Also, addressing a fundamental issue with RtI in your son's current setting - is he currently being served in a special education setting? If so, how much? The reason I ask is that RtI is, in part, about demonstrating that a particular child's needs in a general education setting cannot be met - in other words, that a child's "response to intervention" in a general education setting is not providing that child with an "appropriate" education as defined by law. If you child is already in a more restrictive setting, it will be hard to measure the child's response to intervention in a general education setting unless you actually move that child to a general education setting, remove all supports provided by special education, and then monitor progress.

    In addition, if the district may say that the general education setting at the private school is not sufficient or equal to that of a public school, so making a claim that poor response to intervention in a private school is not valid because the private school's general education is not supportive enough. In other words, the district may claim that its not responsible for making up for a private school's lower level of general education support by providing special education. They may want the child to show "poor response to intervention" in a publically supported school first. I have no history with this, but its just a thought that crossed my mind. Something to at least think about before you embark on what could be a long journey.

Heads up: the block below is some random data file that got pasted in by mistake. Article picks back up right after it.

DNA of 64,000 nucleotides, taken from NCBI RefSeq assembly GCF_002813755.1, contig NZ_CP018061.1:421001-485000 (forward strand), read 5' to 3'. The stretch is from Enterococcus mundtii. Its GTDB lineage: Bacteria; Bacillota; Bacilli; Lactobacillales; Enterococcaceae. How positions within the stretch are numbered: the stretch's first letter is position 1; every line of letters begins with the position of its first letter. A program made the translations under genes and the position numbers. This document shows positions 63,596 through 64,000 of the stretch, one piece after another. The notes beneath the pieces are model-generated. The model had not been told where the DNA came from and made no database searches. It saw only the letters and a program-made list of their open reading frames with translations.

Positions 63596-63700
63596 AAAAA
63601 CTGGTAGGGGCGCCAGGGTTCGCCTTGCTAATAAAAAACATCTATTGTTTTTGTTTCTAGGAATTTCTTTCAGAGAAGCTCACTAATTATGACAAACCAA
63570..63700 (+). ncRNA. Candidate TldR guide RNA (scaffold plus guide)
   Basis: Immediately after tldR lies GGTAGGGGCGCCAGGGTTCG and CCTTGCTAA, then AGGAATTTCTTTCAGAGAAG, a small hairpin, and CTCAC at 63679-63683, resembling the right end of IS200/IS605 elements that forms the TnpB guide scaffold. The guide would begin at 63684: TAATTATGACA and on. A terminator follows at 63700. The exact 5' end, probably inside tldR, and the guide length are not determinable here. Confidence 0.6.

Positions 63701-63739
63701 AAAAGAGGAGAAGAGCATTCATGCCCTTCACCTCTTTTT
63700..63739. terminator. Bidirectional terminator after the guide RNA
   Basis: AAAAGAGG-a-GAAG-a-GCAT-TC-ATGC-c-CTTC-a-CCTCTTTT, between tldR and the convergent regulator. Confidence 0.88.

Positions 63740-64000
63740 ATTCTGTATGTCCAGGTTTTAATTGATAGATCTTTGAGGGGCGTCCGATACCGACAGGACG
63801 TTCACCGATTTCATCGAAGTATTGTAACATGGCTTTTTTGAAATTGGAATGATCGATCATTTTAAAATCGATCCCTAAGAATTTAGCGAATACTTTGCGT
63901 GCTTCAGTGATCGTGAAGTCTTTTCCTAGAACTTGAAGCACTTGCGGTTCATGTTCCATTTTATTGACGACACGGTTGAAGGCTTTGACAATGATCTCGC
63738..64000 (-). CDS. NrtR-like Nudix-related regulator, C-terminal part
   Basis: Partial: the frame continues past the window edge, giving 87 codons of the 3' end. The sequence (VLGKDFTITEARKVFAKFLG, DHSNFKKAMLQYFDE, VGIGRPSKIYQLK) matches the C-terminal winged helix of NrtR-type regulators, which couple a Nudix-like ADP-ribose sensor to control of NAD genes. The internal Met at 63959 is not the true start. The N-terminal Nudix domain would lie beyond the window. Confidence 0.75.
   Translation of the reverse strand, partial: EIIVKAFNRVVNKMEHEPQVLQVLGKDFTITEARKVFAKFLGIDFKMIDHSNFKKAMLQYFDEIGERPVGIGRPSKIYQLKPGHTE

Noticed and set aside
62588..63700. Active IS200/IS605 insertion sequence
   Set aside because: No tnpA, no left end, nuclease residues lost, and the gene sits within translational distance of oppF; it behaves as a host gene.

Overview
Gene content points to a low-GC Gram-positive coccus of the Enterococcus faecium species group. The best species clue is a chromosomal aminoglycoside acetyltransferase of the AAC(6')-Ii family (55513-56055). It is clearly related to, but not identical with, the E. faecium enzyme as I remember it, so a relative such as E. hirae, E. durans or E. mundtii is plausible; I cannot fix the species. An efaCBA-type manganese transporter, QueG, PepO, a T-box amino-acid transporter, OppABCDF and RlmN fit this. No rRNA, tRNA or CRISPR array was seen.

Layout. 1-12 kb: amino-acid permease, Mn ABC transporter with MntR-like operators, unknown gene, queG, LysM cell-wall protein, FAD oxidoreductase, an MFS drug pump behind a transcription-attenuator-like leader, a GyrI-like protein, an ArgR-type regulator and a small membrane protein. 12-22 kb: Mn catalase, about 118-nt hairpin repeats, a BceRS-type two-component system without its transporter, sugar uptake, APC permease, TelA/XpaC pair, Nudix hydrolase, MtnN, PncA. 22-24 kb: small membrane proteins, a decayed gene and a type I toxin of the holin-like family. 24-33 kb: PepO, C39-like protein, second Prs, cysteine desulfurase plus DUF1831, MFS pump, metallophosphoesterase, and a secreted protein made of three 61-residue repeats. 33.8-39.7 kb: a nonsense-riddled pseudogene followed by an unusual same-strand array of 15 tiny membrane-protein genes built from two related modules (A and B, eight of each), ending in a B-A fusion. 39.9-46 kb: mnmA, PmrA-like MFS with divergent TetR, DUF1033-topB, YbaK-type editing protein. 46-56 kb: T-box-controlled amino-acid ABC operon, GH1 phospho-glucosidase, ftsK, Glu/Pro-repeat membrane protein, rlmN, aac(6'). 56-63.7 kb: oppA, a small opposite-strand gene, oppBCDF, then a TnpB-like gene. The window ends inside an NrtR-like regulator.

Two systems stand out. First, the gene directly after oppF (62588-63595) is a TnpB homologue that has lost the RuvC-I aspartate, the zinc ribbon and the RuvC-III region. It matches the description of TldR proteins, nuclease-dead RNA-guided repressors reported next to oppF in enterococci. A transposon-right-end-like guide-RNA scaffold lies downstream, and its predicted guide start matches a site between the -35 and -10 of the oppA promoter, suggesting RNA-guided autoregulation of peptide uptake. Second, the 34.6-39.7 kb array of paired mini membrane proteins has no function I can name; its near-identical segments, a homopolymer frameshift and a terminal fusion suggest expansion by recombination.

I guess the overall point of the last few paragraphs is that using RtI to qualify a child with an ASD diagnosis is somewhat in unchartered territory, and there may be a number of reasons why the district could reject evidence generated through an RtI model if it wants to. Have you consulted with someone who understands that system, both from an educational and legal standpoint, and are confident that it will pass the district's scrutiny?